Explore BrainMass
Share

# Statistics: Sampling

This content was STOLEN from BrainMass.com - View the original, and get the already-completed solution here!

1. Consider a small population of 4 MBA students who are in the job market. One of the students has no job offers. 1 of the students has 1 job offer and the remaining 2 students each have two job offers.
(a) Find the sampling distribution of the average number of job offers if the sample of size 2 is taken with replacement.
(b) In sampling with replacement, how many different samples of size 5 are there? What is the probability that the average number of job offers in such sample taken at random is equal to (i) zero, (ii) two? (Hint: Don't write all possible samples; instead think about the method you would use to solve the problem.

2. If a customer purchases a book from a display of \$3 books at a certain bookstore, the probability that just 1 book is purchased from the display is 1/3, the probability that 2 books are purchases from the display is ½ and the probability that 3 books are purchased from the display is 1/6. If 3 customers are chosen at random (from a very large set) who are independently purchasing books from this particular display, construct the theoretical sampling distribution of the sample mean for the amount of the sale. (Hint: Again, don't write all possible samples; instead think about the methods you'd use to solve the problem.)

3. The number of gallons of milk sold in any given week at a particular grocery store has a normal distribution with mean 4,000 and variance 90,000. Furthermore, this distribution is the same at all stores operated by a particular chain, and the milk sales at any one store are independent of the milk sales at any of the other members of the chain. The chain operates in Fairfield, Westport, Darien and Greenwich with 9 stores in each city.

(a) For a given week, find the probability that a particular store sells at least 4,100 gallon of milk.
(b) For a given week, find the probability that the average number of sales per store in Fairfield is at least 4,100 gallon of milk.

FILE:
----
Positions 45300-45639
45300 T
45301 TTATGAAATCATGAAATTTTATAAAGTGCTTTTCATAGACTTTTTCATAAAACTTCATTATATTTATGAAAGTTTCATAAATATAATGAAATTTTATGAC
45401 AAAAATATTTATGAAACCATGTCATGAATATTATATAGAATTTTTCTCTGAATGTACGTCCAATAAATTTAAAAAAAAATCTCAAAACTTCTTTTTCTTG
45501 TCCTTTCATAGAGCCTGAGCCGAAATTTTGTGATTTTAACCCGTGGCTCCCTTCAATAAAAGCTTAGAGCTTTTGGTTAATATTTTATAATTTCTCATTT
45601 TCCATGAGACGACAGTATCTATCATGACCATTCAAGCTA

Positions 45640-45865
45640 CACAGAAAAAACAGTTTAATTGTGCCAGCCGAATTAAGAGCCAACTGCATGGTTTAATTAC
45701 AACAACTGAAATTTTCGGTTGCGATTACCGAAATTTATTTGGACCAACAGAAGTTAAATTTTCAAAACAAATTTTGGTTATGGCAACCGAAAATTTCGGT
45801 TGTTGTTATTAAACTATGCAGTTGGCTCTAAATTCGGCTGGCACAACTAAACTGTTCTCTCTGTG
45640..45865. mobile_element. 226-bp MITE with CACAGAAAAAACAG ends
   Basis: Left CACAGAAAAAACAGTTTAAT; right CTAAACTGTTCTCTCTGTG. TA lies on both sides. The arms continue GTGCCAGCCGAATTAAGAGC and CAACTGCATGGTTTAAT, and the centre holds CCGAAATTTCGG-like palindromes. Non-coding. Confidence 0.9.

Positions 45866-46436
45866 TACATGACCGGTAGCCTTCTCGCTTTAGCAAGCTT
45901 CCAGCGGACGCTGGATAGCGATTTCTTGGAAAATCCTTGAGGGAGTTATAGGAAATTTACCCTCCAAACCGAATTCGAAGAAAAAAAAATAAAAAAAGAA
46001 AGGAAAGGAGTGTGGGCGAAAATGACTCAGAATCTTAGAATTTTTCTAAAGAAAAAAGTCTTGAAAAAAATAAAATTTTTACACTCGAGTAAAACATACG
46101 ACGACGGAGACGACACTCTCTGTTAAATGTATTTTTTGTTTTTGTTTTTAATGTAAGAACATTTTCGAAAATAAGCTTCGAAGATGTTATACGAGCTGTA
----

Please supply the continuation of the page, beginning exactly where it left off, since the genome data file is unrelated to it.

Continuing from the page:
(c) For a given four-week period, find the probability that the average number of sales per store per week for the entire chain of stores is at least 4,100 gallons of milk.

4. The number of candy bars sold from a vending machine on any given day is uniformly distributed with a mean 258 and standard deviation 60, and sales on one day are independent of sale on other days. Consider a period of 144 days.
(a) What is the probability that the sample mean number of candy bars sold for the 144 day period is greater than 263?
(b) What is the probability that the total number of candy bars sold for the 144 day period is greater than 36,000 but less than 38,000?
(c) If the profit per candy bar is 5 cents, what is the probability that the average profit per day over the 144 day period is at least \$13?

5. A specification calls for a steel rod to be 3 meters long. When a shipment of rods is received, 25 rods are randomly selected from the shipment (shipments contain 1000 rods). If the average lent hog the 25 rods in the sample is between 9.25 meters and 3.05 meters, the shipment is accepted: otherwise it is returned to the supplier. The length of rods is normally distributed and the standard deviation of the length is known to be .20 meters. If the actual mean length of rods in a given shipment is 2.90 meters what is the probability that the shipment will be returned to the supplier?